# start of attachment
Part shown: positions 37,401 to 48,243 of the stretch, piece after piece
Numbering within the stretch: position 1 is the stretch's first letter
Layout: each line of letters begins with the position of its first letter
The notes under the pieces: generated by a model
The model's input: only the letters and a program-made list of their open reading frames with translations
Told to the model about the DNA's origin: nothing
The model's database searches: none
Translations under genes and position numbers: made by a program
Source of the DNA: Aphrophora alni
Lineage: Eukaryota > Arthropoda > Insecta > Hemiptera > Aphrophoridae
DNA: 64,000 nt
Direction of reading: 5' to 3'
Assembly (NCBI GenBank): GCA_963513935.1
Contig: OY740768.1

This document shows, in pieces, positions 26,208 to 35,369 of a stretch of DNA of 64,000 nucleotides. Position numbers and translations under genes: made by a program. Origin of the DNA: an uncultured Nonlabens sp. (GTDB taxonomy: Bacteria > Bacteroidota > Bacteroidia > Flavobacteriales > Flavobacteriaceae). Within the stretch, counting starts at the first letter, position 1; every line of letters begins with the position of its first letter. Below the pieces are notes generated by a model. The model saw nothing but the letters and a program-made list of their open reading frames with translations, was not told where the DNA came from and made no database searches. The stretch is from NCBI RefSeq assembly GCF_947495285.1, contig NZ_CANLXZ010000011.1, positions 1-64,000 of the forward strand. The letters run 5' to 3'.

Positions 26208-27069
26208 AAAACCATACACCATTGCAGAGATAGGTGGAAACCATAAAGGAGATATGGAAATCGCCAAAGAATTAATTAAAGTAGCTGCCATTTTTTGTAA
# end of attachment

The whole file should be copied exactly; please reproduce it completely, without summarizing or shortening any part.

Part shown: positions 37,401 to 48,243 of the stretch, piece after piece
Numbering within the stretch: position 1 is the stretch's first letter
Layout: each line of letters begins with the position of its first letter
The notes under the pieces: generated by a model
The model's input: only the letters and a program-made list of their open reading frames with translations
Told to the model about the DNA's origin: nothing
The model's database searches: none
Translations under genes and position numbers: made by a program
Source of the DNA: Aphrophora alni
Lineage: Eukaryota > Arthropoda > Insecta > Hemiptera > Aphrophoridae
DNA: 64,000 nt
Direction of reading: 5' to 3'
Assembly (NCBI GenBank): GCA_963513935.1
Contig: OY740768.1

This document shows, in pieces, positions 26,208 to 35,369 of a stretch of DNA of 64,000 nucleotides. Position numbers and translations under genes: made by a program. Origin of the DNA: an uncultured Nonlabens sp. (GTDB taxonomy: Bacteria > Bacteroidota > Bacteroidia > Flavobacteriales > Flavobacteriaceae). Within the stretch, counting starts at the first letter, position 1; every line of letters begins with the position of its first letter. Below the pieces are notes generated by a model. The model saw nothing but the letters and a program-made list of their open reading frames with translations, was not told where the DNA came from and made no database searches. The stretch is from NCBI RefSeq assembly GCF_947495285.1, contig NZ_CANLXZ010000011.1, positions 1-64,000 of the forward strand. The letters run 5' to 3'.

Positions 26208-27069
26208 AAAACCATACACCATTGCAGAGATAGGTGGAAACCATAAAGGAGATATGGAAATCGCCAAAGAATTAATTAAAGTAGCTGCCATTTTTTGTAA